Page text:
Ex vivo delivery is addressed by two clinical trials, one treating HIV‐1 infection in AIDS lymphoma patients and the other for treatment of metastatic melanoma. The City of Hope National Medical center in collaboration with Benitec, Inc. started a pilot feasibility study for the treatment of HIV‐1 infection in AIDS/lymphoma patients. The tat and rev shared exon of HIV‐1 is targeted by an RNA Polymerase III expressed short hairpin RNA which is used in combination with a Pol III expressed TAR decoy and a chimeric VA1‐ribozyme targeting CCR5 (Li et al, 2005). Patient derived haematopoietic (blood) stem cells (HSCs) are transduced with a lentiviral vector that incorporates the shRNA, VA1‐ribozyme and the TAR decoy into the genomes of the HSCs. These genetically modified cells are then infused into patients whose bone marrow has been ablated for treatment of their AIDS‐related lymphoma. To date, four patients have been treated and three of the four patients have persistent expression of the anti‐tat/rev shRNA.
Duke University is conducting a phase I trial using siRNA for metastatic melanoma, a form of cancer that originates in melanocytes. Patients are being treated with autologous dendritic cells transfected with siRNAs plus a tumour antigen encoding mRNA. The goal of the siRNA therapy is the induction of an anti‐melanoma immune response by alterating the proteasome‐mediated antigen processing (Abdel‐Wahab et al, 2005; Dannull et al, 2007). Monocytes of patients will be harvested and tranfected ex vivo with siRNAs that mediate the downregulation of the inducible immunoproteasome subunits LMP2, LMP7 and MECL1. In vitro, these cells are differentiated into dendritic cells (DC). After the induction of maturation, the DCs will be transfected with mRNAs encoding melanoma antigens MART, MAGE‐3, tyrosinase and gp100. Since dendritic cells are powerful antigen presenting cells, the siRNA knockdown of the proteasome will enhance the melanoma antigen presentation with the goal of provoking a strong immune response against the melanoma cells in these patients.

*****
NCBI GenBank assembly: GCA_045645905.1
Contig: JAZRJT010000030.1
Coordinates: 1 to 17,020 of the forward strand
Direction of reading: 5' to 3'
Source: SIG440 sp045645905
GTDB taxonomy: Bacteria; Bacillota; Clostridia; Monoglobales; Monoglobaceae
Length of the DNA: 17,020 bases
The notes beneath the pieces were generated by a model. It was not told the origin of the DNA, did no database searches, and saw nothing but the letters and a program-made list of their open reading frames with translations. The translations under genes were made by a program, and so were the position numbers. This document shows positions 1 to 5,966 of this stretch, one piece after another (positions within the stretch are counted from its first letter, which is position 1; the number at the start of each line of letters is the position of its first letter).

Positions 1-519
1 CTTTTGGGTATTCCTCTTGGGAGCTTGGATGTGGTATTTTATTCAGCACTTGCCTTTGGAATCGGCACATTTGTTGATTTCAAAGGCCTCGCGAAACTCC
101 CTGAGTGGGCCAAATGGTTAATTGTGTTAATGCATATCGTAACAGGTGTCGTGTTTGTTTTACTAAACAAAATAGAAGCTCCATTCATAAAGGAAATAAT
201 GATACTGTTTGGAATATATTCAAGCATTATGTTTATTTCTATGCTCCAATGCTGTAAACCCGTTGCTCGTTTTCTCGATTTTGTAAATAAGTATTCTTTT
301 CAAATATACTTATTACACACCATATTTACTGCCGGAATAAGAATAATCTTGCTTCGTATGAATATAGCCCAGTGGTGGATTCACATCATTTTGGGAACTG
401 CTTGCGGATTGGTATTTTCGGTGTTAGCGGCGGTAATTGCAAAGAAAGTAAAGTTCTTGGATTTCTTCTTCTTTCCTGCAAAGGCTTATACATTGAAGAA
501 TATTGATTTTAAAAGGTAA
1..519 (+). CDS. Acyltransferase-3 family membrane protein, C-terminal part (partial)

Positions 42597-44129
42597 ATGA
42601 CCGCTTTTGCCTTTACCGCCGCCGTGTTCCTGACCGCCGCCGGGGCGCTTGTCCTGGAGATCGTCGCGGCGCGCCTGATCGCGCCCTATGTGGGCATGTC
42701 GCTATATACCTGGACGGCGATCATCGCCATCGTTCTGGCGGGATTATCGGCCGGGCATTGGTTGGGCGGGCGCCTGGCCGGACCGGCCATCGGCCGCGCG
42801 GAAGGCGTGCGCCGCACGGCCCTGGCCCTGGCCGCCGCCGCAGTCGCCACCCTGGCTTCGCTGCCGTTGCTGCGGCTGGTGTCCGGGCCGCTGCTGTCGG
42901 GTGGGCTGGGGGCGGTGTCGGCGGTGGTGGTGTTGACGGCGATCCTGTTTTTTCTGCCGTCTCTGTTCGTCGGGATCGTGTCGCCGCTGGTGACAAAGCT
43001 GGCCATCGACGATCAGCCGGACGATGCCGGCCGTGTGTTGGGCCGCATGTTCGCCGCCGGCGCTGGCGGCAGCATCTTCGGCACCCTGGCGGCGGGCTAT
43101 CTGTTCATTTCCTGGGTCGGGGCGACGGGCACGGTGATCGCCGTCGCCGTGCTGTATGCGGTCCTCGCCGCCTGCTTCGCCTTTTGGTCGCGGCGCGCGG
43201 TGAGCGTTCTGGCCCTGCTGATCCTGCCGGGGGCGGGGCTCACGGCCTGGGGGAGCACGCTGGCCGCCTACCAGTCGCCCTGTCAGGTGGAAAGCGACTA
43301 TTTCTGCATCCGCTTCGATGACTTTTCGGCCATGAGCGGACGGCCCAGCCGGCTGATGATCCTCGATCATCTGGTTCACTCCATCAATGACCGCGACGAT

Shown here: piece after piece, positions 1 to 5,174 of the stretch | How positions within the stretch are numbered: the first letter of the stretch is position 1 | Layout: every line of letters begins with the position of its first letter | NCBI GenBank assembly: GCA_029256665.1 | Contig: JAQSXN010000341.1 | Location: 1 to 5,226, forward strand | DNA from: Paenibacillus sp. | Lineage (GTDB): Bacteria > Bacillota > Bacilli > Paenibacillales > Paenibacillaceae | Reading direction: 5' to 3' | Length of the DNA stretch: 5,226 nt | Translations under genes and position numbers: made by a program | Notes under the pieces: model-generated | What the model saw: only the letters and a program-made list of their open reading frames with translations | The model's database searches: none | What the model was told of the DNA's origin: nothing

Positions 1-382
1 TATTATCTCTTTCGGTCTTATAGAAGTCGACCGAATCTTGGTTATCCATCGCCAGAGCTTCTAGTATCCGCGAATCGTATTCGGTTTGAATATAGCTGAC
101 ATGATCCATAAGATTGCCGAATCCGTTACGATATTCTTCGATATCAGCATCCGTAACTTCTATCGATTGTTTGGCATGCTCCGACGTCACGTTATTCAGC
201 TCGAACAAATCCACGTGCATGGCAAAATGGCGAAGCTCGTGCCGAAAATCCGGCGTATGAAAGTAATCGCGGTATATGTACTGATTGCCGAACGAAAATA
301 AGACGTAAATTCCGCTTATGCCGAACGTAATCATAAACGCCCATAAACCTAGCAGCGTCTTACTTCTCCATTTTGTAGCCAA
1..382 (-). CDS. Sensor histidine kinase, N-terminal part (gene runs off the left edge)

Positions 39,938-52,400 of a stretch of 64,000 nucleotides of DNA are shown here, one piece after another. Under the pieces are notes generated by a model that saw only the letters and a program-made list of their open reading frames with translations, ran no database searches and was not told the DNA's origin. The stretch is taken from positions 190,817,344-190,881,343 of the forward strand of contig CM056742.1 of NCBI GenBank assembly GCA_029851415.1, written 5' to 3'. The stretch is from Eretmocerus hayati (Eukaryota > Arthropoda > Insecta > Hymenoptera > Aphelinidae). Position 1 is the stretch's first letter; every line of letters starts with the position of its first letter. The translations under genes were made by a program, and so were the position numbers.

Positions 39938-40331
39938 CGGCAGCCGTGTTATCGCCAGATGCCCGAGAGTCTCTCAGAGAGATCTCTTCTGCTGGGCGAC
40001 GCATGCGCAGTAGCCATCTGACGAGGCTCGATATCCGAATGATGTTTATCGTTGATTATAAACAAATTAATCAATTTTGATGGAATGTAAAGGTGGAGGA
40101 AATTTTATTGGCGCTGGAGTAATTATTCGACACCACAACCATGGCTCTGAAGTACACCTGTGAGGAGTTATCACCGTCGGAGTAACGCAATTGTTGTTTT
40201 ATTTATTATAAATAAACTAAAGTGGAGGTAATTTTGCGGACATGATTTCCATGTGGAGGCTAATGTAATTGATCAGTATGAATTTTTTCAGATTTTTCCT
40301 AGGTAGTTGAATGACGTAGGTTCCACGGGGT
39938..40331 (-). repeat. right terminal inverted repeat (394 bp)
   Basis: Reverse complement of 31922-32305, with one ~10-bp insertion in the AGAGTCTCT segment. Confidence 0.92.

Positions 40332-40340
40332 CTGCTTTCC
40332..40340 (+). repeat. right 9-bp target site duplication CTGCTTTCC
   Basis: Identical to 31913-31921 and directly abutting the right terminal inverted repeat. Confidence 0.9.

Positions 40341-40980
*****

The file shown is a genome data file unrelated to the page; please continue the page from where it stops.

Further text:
Unexpected problems and possible solutions for RNAi based therapies
Given that RNAi was first described slightly over a decade ago and the mechanisms of this phenomenon are still being unraveled, it is quite amazing that there is such a collection of ongoing clinical trials. Although there is no FDA approved siRNA drug so far, this may change within the next couple of years, and should open the doors for more approved therapeutic siRNAs. As with any fast‐moving technology, there are often unforeseen problems and the RNAi field is not recalcitrant to such problems. The first indication or cautionary note came from studies conducted by Merck‐Rosetta using gene arrays to look for off‐target effects of siRNAs. Their results showed that ectopically applied siRNAs can alter the expression levels of dozens of non‐targeted transcripts, and suggested that even short complementary stretches of siRNAs with non‐targeted transcripts can affect their expression levels (Jackson et al, 2003). Once it was understood about how microRNAs affect down‐regulation of target proteins via binding to the 3′‐UTR, which in turn can inhibit protein translation and in some instances trigger non‐specific degradation, it was quickly realized that ectopically applied siRNAs were affecting non‐targeted gene expression via microRNA‐like functions (Jackson et al, 2006b). This off‐targeting by siRNAs can be easily controlled by a 2′‐OMe modification at the second ribose from the 5′‐end of the siRNA (Jackson et al, 2006a). This simple solution should be used for all in vivo siRNA applications, but surprizingly this is not the case. This may in part be due to the long time it takes to develop a compound for clinical trial, and many of the siRNAs currently in the clinic were developed prior to the publication of the 2′‐OMe findings.
The next alarming finding with respect to RNAi therapeutic applications came from studies using Pol III expressed shRNAs delivered in an AAV delivered by tail vein injection into mice, which resulted in lethality due to acute liver failure in many of the animals (Grimm et al, 2006). The lesson learnt from this study was that the levels of ectopic expression of therapeutic shRNAs has to be carefully controlled since these are processed into siRNAs which can elicit off target effects and effectively compete with the endogenous microRNAs for the RNAi machinery.